GM Hikaru Nakamura is back in his analyst’s seat for rounds 5 and 6 of the ongoing world chess championship between Magnus Carlsen and Vishy Anand.
Nakamura joins Chess.com host IM Daniel Rensch in reviewing these two crucial games that will likely decide the fate of the 2014 world chess championship.
Find out what GM Nakamura and IM Rensch think of the dramatic finish to game 6, where Carlsen blundered, Anand missed it, and Carlsen wound up winning as a result. | Watch video
Join IM Thomas Rendle and John Sargent for Chess.com’s recap of game eight in the 2014 world chess championship between Magnus Carlsen and Vishy Anand.
After the 122-move epic struggle in game seven, game eight was a more peaceful encounter — but that doesn’t mean there’s not plenty to discuss in this recap.
Watch as IM Rendle takes on the role of both the coach and the student in this instructive review. | Watch video
One of the most stressful aspects of chess is trying to win a game you know you should win.
WGM Tatev Abrahamyan uses one of her games from the 41st Olympiad to demonstrate a logical technique for winning games against lower-rated players — when you absolutely need the full point.
Even in a drawish opening with Black — and even when her opponent can trade queens at will — WGM Abrahamyan keeps up the pressure to eventually gain the win. | Watch video
GMs Robert Hess and Melik Khachiyan host Chess.com’s recap of game seven in the 2014 world chess championship between Magnus Carlsen and Vishy Anand.
Didn’t have time to watch all 122 moves of this epic battle live? Let GMs Hess and Khachiyan show you the important moments and ideas from the exciting game. | Watch video
Join Chess.com hosts IM Daniel Rensch and GM Hikaru Nakamura for highlights of the Magnus Carlsen-Vishy Anand world championship.
GM Nakamura offers his peerless insights to the high-level ideas hidden in these exciting games.
Learn how Vishy Anand was able to score a win against Magnus Carlsen for the first time in four years.
Find out what IM Rensch and GM Nakamura think of Anand’s chances to win, and visit the comments section to predict the results for the rest of the match. | Watch video
Even if you watched every move of game 6 live, you’ll want to check out this recap from GMs Yermolinsky and Atalik.
Round 6 of the world championship between Magnus Carlsen and Vishy Anand might go down as the most famous game of the match, because Carlsen made a beginner’s blunder — and just as quickly, Anand missed it!
Carlsen went on to win in this game that will surely be remembered for all time. | Watch video
Join Chess.com hosts IM Daniel Rensch and GM Maxime Vachier-Lagrave for highlights of the Magnus Carlsen-Vishy Anand world championship.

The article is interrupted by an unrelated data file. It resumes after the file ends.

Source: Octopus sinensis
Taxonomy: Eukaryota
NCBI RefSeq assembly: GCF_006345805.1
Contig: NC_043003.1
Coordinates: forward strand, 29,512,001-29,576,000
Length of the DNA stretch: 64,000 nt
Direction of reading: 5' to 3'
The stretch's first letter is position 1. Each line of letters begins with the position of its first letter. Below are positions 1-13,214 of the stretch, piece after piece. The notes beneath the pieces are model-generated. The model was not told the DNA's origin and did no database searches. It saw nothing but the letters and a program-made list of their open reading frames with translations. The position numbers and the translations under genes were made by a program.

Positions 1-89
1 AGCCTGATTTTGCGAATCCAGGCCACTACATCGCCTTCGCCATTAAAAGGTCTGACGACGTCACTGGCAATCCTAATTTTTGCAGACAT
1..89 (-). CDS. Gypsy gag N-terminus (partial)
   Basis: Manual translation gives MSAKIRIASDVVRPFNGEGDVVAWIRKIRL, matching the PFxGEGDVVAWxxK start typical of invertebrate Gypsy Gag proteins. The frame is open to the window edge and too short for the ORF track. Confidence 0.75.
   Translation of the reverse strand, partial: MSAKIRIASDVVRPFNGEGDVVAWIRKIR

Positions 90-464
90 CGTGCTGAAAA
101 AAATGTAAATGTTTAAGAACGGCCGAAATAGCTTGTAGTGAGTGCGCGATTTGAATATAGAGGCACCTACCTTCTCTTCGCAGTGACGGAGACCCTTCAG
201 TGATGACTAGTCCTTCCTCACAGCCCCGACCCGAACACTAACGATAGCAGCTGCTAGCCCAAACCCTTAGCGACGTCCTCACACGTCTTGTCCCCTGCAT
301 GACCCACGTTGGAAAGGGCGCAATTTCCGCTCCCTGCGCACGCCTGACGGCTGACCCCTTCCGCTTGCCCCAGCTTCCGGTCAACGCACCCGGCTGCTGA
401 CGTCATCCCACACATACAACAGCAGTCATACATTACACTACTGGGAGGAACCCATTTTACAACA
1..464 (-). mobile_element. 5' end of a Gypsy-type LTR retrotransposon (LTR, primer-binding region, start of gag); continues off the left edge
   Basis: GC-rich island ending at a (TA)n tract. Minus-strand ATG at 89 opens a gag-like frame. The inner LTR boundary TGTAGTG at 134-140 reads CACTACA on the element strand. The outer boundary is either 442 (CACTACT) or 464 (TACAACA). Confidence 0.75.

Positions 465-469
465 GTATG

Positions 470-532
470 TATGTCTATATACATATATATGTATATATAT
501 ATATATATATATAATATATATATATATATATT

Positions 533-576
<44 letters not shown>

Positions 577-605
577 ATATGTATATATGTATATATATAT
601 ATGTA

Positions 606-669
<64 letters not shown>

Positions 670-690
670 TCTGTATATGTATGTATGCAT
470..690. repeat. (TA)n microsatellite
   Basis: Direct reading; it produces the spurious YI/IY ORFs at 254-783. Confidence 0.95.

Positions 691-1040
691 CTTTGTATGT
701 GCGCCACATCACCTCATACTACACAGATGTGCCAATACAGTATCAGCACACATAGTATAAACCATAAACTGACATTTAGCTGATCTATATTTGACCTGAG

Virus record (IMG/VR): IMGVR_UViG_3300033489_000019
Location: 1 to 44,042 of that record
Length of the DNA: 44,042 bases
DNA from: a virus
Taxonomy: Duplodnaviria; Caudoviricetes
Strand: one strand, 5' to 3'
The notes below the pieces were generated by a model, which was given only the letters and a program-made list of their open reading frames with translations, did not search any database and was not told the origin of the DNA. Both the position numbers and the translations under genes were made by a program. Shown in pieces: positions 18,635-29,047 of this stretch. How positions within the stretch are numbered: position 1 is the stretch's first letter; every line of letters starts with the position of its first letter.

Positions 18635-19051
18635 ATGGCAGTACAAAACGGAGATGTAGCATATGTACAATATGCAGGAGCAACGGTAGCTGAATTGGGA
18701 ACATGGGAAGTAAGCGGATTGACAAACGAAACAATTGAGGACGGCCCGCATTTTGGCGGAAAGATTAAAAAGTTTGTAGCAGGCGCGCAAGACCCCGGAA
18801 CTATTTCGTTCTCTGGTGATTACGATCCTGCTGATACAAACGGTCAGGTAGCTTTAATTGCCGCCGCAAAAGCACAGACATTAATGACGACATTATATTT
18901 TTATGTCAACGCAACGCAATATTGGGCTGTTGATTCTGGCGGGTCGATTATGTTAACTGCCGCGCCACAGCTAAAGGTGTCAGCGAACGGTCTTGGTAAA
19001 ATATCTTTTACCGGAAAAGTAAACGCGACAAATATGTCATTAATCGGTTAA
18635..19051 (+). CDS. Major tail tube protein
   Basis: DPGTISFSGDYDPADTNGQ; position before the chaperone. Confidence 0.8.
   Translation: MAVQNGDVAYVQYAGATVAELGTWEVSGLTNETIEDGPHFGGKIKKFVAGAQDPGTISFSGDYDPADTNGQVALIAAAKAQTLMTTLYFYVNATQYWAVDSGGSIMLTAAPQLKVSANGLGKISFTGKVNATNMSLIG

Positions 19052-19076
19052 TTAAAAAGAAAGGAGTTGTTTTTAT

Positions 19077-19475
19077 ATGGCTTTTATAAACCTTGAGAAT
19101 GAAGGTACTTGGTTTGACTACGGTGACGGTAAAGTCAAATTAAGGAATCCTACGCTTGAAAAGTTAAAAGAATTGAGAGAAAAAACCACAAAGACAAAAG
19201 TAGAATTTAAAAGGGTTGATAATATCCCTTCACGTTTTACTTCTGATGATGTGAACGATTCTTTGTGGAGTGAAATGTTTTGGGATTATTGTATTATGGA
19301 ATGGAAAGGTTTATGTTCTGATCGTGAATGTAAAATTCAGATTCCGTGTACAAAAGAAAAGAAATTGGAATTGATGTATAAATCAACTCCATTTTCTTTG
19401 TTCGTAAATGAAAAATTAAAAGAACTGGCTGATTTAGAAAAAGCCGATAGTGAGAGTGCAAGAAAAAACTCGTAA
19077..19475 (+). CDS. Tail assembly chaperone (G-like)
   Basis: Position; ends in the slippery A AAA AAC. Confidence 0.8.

Did you know Vachier-Lagrave is an unofficial world chess champion? Find out the details and discover if he likes his “MVL” nickname before diving into the best moments of the Sochi match.
Learn from one of the world's best players as MVL gives his analysis of games one and two, including the dramatic win by Magnus Carlsen to take the lead. | Watch video
Watch IM Daniel Rensch play and analyze his thrilling fourth game in the Mind Games tournament on Chess.com. IM Rensch talks you through every move so you understand why he played it.
This game, IM Rensch is paired with a strong young national master, and quickly reaches a sharp, unclear position.
It’s always exciting when two masters castle on opposite sides in a rapid game. Can IM Rensch hold on to win this crucial game? Or will Black’s queenside attack be too much, too quickly? | Watch video
GM Alex Yermolinksy and GM Nigel Short check in to recap the exciting game 5 of the world chess championship between Magnus Carlsen and Vishy Anand.
If you missed watching game 5, or just want to relive the excitement, GMs Yermo and Short will give you every move and variation you need to know.
Stay tuned to the video to find out what GM Nigel Short considers the most important moment of the game. | Watch video
It’s Throwback Thursday, your chance to watch the best videos in the Chess.com archive.
This week, we dial the time machine back to Aug. 13, 2010, for GM Dejan Bojkov’s enlightening series on the true powers of each chess piece.
You’ll learn how to evaluate your pieces not by static point values, but by what they can actually accomplish in a given position or plan.
If you can start doing this regularly, it might just revolutionize your chess game. | Watch video